Case law >> Nuisance judgment reversed

10th May 2012


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Colleen Theron and Deirdre Lyons, from LexisPSL, explain the Court of Appeal's decision to refuse Biffa's defence of holding an environmental permit negated nuisance claims

The Court of Appeal has handed down its judgment in the test case of Barr & others v Biffa Waste Services Ltd [2012] EWCA Civ 312, reversing the landmark judgment last year by the High Court that compliance with an environmental permit could defeat a claim in nuisance.

Prior to this judgment the law on nuisance had been in a state of flux pending the appeal. The facts of the case involve a landfill site that is situated close to a housing estate – the Vicarage estate, in Ware, Hertfordshire.

Thirty claimants, including Barr, brought a nuisance claim against Biffa – the operators of the landfill site – for smells arising from the operation.

Biffa had been granted a waste-management permit for tipping “pre-treated waste” in 2004. The permit was subject to detailed conditions that included requirements that Biffa comply with a defined working plan and measures to “control, minimise and monitor” odours.

Complaints began within one week of tipping operations beginning in 2004 and problems of smell continued despite efforts by Biffa, encouraged by the Environment Agency, to find a solution to the problem.

In June 2005, the agency prosecuted Biffa for breaches of permit conditions, which resulted in convictions in October 2007 on four charges. Despite the prosecution, complaints continued, culminating in a nuisance court case and the High Court finding in favour of Biffa.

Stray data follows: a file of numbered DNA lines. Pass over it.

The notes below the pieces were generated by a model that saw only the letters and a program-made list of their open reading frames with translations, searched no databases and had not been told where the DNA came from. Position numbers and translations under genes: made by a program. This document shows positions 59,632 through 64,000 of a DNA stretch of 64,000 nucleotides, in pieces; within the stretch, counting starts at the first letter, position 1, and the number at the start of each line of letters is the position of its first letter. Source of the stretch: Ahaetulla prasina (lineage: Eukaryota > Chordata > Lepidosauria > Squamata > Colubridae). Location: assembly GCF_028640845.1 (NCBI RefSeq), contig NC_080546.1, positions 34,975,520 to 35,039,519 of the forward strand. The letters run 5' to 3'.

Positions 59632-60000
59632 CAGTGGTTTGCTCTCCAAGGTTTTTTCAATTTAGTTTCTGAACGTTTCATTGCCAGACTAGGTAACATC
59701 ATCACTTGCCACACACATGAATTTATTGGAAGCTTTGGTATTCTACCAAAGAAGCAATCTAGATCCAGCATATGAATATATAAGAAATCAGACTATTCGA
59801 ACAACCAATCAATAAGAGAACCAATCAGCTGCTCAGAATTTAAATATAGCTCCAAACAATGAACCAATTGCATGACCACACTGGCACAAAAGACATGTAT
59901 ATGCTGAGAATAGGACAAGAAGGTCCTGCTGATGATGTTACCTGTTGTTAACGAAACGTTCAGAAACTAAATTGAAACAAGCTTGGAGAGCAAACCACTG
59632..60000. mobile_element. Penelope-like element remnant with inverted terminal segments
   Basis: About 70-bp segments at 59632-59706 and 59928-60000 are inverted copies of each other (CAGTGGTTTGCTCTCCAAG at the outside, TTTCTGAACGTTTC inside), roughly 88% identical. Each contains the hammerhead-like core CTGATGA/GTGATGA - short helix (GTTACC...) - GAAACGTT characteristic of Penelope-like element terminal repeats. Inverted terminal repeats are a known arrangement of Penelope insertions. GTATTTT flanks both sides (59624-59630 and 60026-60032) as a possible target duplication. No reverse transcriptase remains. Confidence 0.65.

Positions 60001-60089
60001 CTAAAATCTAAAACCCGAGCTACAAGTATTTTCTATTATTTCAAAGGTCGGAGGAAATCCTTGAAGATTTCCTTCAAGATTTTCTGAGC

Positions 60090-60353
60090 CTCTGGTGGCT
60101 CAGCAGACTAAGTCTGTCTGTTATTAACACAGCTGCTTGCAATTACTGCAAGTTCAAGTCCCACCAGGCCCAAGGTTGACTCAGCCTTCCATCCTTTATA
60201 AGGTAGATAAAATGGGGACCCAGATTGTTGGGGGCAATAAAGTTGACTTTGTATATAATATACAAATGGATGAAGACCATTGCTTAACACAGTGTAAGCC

Lord Carnwath stated in his decision on appeal that the case was governed by the conventional principles of the law of nuisance. He found that the common law of nuisance has coexisted with statutory controls since the 19th century and, short of an express or implied statutory authority to commit a nuisance, there is no basis for using a statutory scheme to cut down private law rights.

The permit did not authorise the emission of the new type of emission smells. The court also stated that there was no requirement for the claimants to allege or prove negligence or breach of condition; it would be for Biffa to prove compliance. The common law rights and duties remain unaffected.

The appeal succeeded, remitting the case to an appropriate forum to complete the assessment.

Companies’ activities that could lead to complaints are still vulnerable to nuisance claims whether or not they are in compliance with their permits.

The practical effect of this is that if they try to determine their potential liability they will have to assess many different factors, such as the character of the neighbourhood and the timing, frequency, duration and intensity of emissions. Lawyers carrying out due diligence enquiries for their clients should bear these issues in mind.

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